Mock dis­as­ter strikes Mac to test re­spon­ders’ skills

The Hamilton Spectator - - LOCAL - MOLLY HAYES mhayes@thes­ 905-526-3214 | @mol­ly­hayes

A chem­i­cal spill in the green­house. A car ac­ci­dent in the park­ing garage.

A deadly virus, spread­ing across cam­pus.

It was pure chaos — of the sim­u­lated va­ri­ety — at McMaster Univer­sity this week­end, the host school of this year’s Na­tional Con­fer­ence for Cam­pus Emer­gency Re­spon­ders (NCCER).

Re­sponse teams from uni­ver­si­ties across On­tario and Que­bec came to­gether for a se­ries of lec­tures be­fore be­ing put through a se­ries of dra­ma­tized dis­as­ter sce­nar­ios to test their readi­ness for a true emer­gency.

This year’s theme was The Awak­en­ing, based on a cri­sis in a fic­tional lab at the univer­sity.

In a va­ri­ety of “28 Days Later”-es­que sce­nar­ios, re­spon­ders were put to the task of tack­ling the fall­out of a vi­ral out­break sweep­ing the cam­pus — one that ended in a mass ca­su­alty sit­u­a­tion in the atrium on Mon­day.

“The theme was cho­sen on ac­count of all of the var­i­ous epi­demic scares we have had in the last decade,” or­ga­nizer Michael Ro­ma­niuk ex­plained — Ebola, SARS, Swine Flu, etc.

And while they were de­liv­ered with a sci-fi twist, each sce­nario in­volved is­sues that the cam­pus re­spon­ders could face in real life. Things like soft tis­sue in­juries and lac­er­a­tions. Bro­ken bones. Emer­gency births. Psy­chi­atric is­sues.

“How did I do?” Con­nor Cham­bers, 21, asked Sun­day morn­ing, ly­ing on the floor of the cam­pus green­house. To his right was a pud­dle of liq­uid and an over­turned haz­ardous ma­te­ri­als bucket — in­di­ca­tors of a chem­i­cal spill.

Cham­bers is part of the emer­gency re­sponse team at the Univer­sity of Guelph. But on Sun­day he vol­un­teered as an ac­tor. One by one, each com­pet­ing team took turns rush­ing to the scene to as­sess Cham­bers’s (fake) in­juries.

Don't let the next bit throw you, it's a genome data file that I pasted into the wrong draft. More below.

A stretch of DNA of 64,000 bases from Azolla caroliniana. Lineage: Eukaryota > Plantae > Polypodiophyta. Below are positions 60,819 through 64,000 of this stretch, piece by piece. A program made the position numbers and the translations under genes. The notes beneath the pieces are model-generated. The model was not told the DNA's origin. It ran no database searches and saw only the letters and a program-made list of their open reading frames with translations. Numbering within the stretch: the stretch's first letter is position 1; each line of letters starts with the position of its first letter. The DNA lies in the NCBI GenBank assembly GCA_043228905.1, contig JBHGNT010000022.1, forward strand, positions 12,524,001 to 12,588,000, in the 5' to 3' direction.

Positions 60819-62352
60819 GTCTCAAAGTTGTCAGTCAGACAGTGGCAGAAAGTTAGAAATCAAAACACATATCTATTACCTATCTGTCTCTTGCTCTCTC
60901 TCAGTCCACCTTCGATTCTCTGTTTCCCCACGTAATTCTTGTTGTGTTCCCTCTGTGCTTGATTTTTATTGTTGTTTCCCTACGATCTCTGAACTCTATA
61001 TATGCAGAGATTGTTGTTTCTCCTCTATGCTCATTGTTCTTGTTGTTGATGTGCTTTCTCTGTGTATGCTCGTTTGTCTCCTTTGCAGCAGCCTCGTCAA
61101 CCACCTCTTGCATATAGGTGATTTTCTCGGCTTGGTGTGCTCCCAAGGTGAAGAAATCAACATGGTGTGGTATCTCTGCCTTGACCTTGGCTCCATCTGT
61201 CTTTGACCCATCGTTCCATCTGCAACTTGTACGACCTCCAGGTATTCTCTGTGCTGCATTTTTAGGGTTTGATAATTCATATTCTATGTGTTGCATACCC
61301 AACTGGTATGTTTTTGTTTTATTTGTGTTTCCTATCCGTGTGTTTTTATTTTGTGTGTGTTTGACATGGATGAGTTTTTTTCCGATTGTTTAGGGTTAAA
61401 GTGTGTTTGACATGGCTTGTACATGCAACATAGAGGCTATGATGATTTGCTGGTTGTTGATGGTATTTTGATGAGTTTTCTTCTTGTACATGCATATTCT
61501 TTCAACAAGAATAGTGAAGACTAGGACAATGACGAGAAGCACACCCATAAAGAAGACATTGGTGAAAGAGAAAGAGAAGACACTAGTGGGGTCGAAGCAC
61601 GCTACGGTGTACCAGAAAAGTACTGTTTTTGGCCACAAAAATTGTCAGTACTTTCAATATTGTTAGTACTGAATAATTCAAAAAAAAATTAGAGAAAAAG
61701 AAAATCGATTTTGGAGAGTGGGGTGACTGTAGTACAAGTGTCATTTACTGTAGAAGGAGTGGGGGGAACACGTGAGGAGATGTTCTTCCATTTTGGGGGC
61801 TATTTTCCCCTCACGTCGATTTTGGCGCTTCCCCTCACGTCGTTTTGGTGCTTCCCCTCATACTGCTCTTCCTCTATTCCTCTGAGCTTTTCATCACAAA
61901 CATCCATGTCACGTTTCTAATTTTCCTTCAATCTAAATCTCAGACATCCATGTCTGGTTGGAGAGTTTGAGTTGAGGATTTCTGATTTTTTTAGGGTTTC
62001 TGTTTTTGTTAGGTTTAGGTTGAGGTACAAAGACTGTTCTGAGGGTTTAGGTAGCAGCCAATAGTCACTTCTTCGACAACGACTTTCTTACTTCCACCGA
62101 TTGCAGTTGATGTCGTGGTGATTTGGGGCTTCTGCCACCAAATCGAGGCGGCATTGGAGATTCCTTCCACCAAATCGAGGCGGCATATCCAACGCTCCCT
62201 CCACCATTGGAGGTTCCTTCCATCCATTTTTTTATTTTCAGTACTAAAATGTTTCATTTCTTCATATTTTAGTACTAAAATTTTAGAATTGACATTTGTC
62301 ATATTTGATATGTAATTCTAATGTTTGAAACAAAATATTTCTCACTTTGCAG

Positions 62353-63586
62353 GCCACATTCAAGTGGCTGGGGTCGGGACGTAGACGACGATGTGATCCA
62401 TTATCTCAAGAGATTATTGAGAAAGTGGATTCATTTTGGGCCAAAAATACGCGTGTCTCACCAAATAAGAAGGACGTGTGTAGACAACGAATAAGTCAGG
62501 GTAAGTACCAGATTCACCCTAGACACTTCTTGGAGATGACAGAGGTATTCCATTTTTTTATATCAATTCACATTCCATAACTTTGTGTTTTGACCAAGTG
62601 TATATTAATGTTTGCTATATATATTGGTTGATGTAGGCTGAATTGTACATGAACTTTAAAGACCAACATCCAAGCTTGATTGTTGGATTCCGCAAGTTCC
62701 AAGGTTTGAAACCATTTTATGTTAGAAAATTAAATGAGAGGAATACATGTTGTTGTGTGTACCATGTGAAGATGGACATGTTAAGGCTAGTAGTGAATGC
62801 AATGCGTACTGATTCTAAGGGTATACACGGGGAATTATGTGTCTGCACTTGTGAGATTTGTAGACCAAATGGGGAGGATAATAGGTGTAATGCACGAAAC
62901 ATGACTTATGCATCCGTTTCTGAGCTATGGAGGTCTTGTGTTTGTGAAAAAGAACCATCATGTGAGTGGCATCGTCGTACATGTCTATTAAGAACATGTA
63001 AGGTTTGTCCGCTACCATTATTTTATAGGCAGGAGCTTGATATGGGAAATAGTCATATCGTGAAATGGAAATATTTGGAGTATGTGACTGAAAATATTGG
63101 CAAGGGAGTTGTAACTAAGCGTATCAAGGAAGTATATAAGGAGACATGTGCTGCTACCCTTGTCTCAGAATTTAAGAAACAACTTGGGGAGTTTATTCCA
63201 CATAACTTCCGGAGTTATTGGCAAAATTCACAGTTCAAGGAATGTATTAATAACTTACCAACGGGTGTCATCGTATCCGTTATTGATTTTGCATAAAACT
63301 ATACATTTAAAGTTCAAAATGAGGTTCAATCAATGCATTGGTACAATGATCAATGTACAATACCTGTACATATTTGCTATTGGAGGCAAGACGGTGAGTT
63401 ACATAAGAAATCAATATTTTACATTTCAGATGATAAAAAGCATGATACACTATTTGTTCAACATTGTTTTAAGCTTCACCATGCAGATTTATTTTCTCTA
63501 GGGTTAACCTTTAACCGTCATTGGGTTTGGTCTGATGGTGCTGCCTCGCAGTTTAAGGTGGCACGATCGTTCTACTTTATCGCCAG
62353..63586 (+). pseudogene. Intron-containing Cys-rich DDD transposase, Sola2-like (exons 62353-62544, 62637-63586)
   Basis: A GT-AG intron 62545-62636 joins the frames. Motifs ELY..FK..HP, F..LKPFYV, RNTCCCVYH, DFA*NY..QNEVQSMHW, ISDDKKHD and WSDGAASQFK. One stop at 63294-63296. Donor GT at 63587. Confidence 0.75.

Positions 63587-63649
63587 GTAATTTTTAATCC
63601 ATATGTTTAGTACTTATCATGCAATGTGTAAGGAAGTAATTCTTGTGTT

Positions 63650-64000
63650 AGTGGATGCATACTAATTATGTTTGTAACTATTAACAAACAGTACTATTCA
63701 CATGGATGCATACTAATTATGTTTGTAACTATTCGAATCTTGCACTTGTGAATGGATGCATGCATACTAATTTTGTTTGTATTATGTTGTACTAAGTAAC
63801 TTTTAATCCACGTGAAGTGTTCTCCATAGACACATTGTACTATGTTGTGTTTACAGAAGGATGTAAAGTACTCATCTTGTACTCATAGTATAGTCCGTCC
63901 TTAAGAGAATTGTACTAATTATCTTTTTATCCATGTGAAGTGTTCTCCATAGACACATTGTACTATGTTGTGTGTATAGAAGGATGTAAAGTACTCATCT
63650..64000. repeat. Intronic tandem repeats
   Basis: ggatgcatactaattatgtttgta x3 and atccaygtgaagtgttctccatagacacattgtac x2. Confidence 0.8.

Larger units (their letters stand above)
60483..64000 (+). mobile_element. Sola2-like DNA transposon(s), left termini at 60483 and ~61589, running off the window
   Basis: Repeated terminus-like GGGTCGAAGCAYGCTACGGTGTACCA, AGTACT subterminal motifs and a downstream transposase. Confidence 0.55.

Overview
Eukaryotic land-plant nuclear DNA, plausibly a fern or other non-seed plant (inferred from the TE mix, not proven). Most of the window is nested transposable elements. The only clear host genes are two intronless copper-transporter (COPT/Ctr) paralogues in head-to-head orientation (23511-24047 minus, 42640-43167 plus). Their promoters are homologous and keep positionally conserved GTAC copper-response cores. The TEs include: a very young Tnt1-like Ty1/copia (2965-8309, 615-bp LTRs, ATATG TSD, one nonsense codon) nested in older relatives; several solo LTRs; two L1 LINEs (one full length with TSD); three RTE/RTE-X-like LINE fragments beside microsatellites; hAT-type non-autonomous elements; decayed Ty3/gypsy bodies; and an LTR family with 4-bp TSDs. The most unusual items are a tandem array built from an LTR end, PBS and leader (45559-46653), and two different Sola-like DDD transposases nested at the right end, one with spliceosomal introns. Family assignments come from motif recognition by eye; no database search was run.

Be­hind them, Ben St. Peters, an­other Guelph re­spon­der, took notes. He was one of the judges as­sess­ing each re­sponse team, and found it in­ter­est­ing to note the dif­fer­ent ap­proaches each team took. Some were me­chan­i­cal — quick and ef­fec­tive. Oth­ers took more time to con­sole or com­fort the pa­tient.

“It’s just as in­for­ma­tive be­ing on the pa­tient side, see­ing how peo­ple treat you,” Rei­dun Gaza­pick, a mem­ber of McMaster’s emer­gency first re­sponse team, noted.

Roughly 30 un­der­grad­u­ate stu­dents make up McMaster’s emer­gency first re­sponse team. They ro­tate through a 24-hour on call sched­ule and travel to calls by bi­cy­cle be­fore paramedics ar­rive.

The con­fer­ence also in­cluded a se­ries of lec­tures from emer­gency re­spon­ders, in­clud­ing nurses and po­lice and paramedics.

“It’s an opportunity to learn about the field of emer­gency medicine out­side the scope of be­ing a first re­spon­der,” Ro­ma­niuk says.

“It keeps us sharp. It keeps us on the ball.”


Univer­sity of Ottawa emer­gency re­sponse team mem­bers re­spond to a mock poi­son spill in Mac green­house.

See video of how re­spon­ders did with car crash at thes­

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